Take Aways: Leading students toward autonomy with literature must be the focus of my reading instruction and embedding specific reading skills through students' independent reading rather than whole class instruction is the most effective way to ensure that the instruction is authentic.
- Share your passion of reading by actively reading.
- Readers lead richer lives.
- Whole group or forced instructional reading does not serve the end goal of developing lifelong readers.
- Student choice, student choice, student choice is key; combined with a community of informed, engaged, passionate readers, student choice will create a life long reader with much more success than whole group instruction.
- Know your readers through a use of reader's journals: Developing, Dormant, Underground
- Conditions for learning: immersion, demonstration, expectation, responsibility, employment, approximations, response, engagement (trustworthy/risk free).
- Make time for reading in class. Reading must become ubiquitous.
- Ideas for Journals: tally, genre, read/attempted, minutes/pages, reflections, questions, reviews images.
- Miller's genre requirement: 40 books- 5 poetry, 5 traditional, 5 realistic fiction, 2 historical fiction, 4 fantasy, 2 science fiction, 2 mystery, 2 informative, 2 biography, autobiography, memoir, 9 chapter choice
- Do book reviews and book commercials, not book reports. The Book Trailer fits nicely into this requirement.
- Prizes devalue the reward of reading as pleasurable.
- Reading logs create family homework and develop resentment.
Currently, I require students to log their reading for a minimum of 200 minutes per 2 weeks. The logs are signed by parents as acknowledgment that the students are reading. Miller argues that this creates family homework (work for the parents), develops resentment, and students cheat. I agree to some extent; however, I included these logs as an experiment in gamification of my classroom and students could obtain public recognition and participate in friendly competition with the other classes. My observations were that my students were actively engaged in reading more than ever before. Again and again, like Miller, I had students share with me that they had never before read this much and would never go back to being a non-reader. Was there some cheating and some mild resentment at turning in the logs? Yes; however, I feel that that the majority of my students developed a routine of writing in their minutes, including a one word reflection as a way of proving that they were participating in the SSR (sustained silent reading) program. In my mind, the end outweighs the means in keeping a reading log. Other teachers shared that they didn't see the reading log as effective, but they were not using it as part of the collaborative gamification/competition aspect that I was. Perhaps, I am naive, but I think the reading log helped to develop my developing and dormant readers into more active and engaged readers, and it helped parents build awareness of their child's reading habits. That is a win-win in my book, even if a few kids fudged on their reading minutes. Collectively, the logged minutes for my students this year totaled over 350,000 minutes. By setting and reaching our goal, students felt motivated and engaged in reading. I agree with Miller that a reading log can create resentment, but I believe when it's built into a collaborative competition between classes, the benefits outweigh the costs and the end results is that everyone is reading.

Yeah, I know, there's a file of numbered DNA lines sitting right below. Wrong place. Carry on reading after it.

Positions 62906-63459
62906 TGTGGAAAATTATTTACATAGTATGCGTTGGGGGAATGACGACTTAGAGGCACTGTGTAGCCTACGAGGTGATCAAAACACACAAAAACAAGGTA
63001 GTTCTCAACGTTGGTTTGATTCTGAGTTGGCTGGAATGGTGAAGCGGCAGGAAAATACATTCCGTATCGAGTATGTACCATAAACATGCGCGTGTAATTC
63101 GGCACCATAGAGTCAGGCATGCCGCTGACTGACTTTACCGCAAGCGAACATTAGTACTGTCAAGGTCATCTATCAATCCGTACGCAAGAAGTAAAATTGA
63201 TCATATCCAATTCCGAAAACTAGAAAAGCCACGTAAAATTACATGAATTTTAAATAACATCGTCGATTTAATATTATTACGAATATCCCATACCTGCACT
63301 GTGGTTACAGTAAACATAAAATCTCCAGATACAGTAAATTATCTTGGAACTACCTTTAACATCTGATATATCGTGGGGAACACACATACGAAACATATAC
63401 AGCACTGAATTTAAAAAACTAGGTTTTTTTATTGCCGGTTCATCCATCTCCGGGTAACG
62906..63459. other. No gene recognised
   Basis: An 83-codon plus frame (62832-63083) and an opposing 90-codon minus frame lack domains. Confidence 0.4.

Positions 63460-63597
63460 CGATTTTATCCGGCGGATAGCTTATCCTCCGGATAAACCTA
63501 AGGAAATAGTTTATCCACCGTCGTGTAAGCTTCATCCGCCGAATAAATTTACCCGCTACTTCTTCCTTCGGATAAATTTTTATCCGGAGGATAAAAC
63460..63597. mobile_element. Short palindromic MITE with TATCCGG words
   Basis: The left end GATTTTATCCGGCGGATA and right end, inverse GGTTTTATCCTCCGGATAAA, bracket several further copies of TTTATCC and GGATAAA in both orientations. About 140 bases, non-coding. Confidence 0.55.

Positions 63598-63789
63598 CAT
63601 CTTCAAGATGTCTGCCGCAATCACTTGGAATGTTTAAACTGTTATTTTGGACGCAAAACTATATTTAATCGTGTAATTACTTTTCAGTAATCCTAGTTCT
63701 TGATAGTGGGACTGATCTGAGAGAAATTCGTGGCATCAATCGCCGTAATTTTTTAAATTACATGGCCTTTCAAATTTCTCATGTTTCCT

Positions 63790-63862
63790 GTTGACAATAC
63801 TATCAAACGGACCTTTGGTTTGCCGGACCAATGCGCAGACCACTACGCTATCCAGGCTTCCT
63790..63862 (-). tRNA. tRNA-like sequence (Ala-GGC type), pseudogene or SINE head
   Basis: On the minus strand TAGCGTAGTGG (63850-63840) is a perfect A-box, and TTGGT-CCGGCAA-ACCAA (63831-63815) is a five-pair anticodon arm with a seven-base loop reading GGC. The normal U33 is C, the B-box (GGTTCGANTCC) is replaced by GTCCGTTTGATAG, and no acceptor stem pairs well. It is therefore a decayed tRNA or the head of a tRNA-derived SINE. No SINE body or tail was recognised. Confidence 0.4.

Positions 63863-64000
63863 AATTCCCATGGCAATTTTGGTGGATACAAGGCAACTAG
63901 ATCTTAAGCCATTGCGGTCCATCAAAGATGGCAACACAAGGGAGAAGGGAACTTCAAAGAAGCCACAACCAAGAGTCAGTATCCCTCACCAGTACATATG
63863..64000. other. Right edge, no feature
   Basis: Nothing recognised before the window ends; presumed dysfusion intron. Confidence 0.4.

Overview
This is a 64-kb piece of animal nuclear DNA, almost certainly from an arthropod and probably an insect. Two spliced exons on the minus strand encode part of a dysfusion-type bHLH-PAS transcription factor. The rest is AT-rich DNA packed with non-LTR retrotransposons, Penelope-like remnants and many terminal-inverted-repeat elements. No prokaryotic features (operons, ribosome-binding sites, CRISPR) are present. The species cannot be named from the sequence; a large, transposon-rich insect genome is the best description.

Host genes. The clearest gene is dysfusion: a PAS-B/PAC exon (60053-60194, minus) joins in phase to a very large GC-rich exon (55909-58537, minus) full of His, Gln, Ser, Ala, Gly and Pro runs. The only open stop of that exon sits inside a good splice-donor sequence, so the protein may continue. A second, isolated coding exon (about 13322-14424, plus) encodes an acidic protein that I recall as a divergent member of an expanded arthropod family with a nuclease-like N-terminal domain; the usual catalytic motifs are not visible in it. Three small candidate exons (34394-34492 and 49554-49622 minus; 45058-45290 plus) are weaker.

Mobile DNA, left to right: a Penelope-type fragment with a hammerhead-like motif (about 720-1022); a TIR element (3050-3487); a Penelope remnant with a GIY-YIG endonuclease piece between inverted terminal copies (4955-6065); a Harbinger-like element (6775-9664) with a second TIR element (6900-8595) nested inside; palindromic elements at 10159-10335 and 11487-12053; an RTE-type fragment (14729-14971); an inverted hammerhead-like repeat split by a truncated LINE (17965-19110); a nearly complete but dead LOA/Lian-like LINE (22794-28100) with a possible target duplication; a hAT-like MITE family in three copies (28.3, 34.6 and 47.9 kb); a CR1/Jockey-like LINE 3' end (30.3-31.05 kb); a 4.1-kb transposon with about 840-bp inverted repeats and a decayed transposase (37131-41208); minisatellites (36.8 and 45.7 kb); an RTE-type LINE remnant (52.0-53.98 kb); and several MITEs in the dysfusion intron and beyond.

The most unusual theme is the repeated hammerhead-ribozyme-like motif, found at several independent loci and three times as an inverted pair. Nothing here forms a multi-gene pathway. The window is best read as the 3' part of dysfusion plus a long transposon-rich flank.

What will I do differently? I will consider creating a reading log similar to Miller's to help create a communication flow and get to know my readers more personally. I will consider creating open ended genre requirement though I fear more resentment will result from a genre requirement than a reading log requirement, but I see the value in expanding the genre choices. I will develop more opportunities for students to share their opinions and reflections in both formal and informal settings. Most importantly, I will make it a priority to read YA books so that I can guide and coach my readers to books they might enjoy. I may put some of my PD books to the side for a time this summer and really dig into the most read YA books that my students recommended to me. I owe them that.